Yosma is the first time I'm tapping into my heritage professionally. I was classically trained – I've cooked French, Italian and dabbled with a little bit of Peruvian. Then, when I opened up Caxton Grill, I started to experiment with fire and that's when I started to think of fire as an extra ingredient, it's got a kind of rawness about it – it's an ancient way of cooking. Caxton Grill was very British: small farms and great produce; then I went to Barbecoa with Jamie, which has an American angle. Now I'm still cooking with fire at Yosma but with Turkish influences.
When creating new dishes for the menu at Yosma and at Hovarda, it all starts with the ingredient. You have to respect the ingredient. If you understand where it comes from you will treat it with respect. It's important to give each one its own integrity. I like to use ingredients that are from here in the UK, which ensures that we are quite seasonal. I like to meet the producers so we can decide whether we want their product on our menu or not. If they are passionate about what they do then they're going to give us a really great product and that makes the chefs' job much easier because you've got a great ingredient that you don't really need to do much with. Someone's already put loads of passion into all these products. It's about knowing where the chickens and cows have been grazing and how they've been treated.
We like to support the suppliers as much as they support us. When we went down to meet fishermen in Cornwall, we met with a supplier called Wild Harbour, which works with day boats and fishermen. There's produce coming in every day but when it's windy and stormy, it can be dangerous so instead they'll have clams and mussels, things that are close to the shore, so they don't have to go all the way out. If you support all those suppliers by ordering those mussels and clams when there isn't fish, then you get first dibs when the fish does come in.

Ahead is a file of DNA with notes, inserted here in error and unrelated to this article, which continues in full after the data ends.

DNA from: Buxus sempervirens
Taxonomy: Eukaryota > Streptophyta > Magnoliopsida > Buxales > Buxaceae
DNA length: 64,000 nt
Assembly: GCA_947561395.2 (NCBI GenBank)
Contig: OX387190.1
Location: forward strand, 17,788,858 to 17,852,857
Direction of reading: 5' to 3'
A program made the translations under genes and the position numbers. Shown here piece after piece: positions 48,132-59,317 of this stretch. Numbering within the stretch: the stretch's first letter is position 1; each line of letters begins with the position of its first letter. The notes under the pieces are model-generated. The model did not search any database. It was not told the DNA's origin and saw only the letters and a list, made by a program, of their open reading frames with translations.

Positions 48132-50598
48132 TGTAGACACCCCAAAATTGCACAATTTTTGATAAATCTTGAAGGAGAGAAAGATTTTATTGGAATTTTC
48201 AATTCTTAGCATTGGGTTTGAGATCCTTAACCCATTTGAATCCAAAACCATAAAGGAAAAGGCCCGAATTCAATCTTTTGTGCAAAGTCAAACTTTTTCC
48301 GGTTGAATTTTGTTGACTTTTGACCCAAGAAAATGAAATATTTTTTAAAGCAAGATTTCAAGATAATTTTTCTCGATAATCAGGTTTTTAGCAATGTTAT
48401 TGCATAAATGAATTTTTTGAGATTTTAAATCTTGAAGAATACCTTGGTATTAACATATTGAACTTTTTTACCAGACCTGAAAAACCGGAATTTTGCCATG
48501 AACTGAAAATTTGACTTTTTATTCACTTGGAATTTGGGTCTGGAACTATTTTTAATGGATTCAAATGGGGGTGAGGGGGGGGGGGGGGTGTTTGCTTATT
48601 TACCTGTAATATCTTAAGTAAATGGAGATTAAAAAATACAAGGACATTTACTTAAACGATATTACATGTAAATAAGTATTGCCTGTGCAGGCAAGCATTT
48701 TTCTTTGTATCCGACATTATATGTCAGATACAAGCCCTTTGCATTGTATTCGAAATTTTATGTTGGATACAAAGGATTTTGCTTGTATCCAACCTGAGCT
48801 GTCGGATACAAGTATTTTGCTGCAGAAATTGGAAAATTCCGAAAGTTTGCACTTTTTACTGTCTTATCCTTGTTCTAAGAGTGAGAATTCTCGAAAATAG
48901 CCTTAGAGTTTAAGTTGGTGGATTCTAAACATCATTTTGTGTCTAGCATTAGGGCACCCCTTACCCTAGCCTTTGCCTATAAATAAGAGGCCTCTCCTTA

Subscribe to The Week
Escape your echo chamber. Get the facts behind the news, plus analysis from multiple perspectives.
I was a butcher before I was a chef. I've seen the farming industry change quite a lot over the years. All our meat comes from a butcher called Philip Warren in Cornwall, who is amazing: the farm, the way they treat their animals. It is cracking beef and I trust them, they do a great job. I think it's about supporting UK produce. With Brexit happening we're in a situation now where there's going to be less EU funding, if any, for our farmers, so they are going to rely on selling their produce to the UK market. I think chefs should be supporting that, especially as our beef is some of the best in the world.
Once I've got the product I start to look at the dishes. It's important for me when creating a dish to consider history and tradition – through the Ottoman Empire, around Turkey and Greece – then consider what they would have done with this piece of meat or this aubergine and try to get a feel for it. Then I try to replicate it before trying to improve it. It usually takes about three tries per dish to get it right. I'll do a first take and then I'll taste it and I'll think, it needs more citrus or it needs a crunch, you know it needs a leaf. And then I would add that and then I would try again.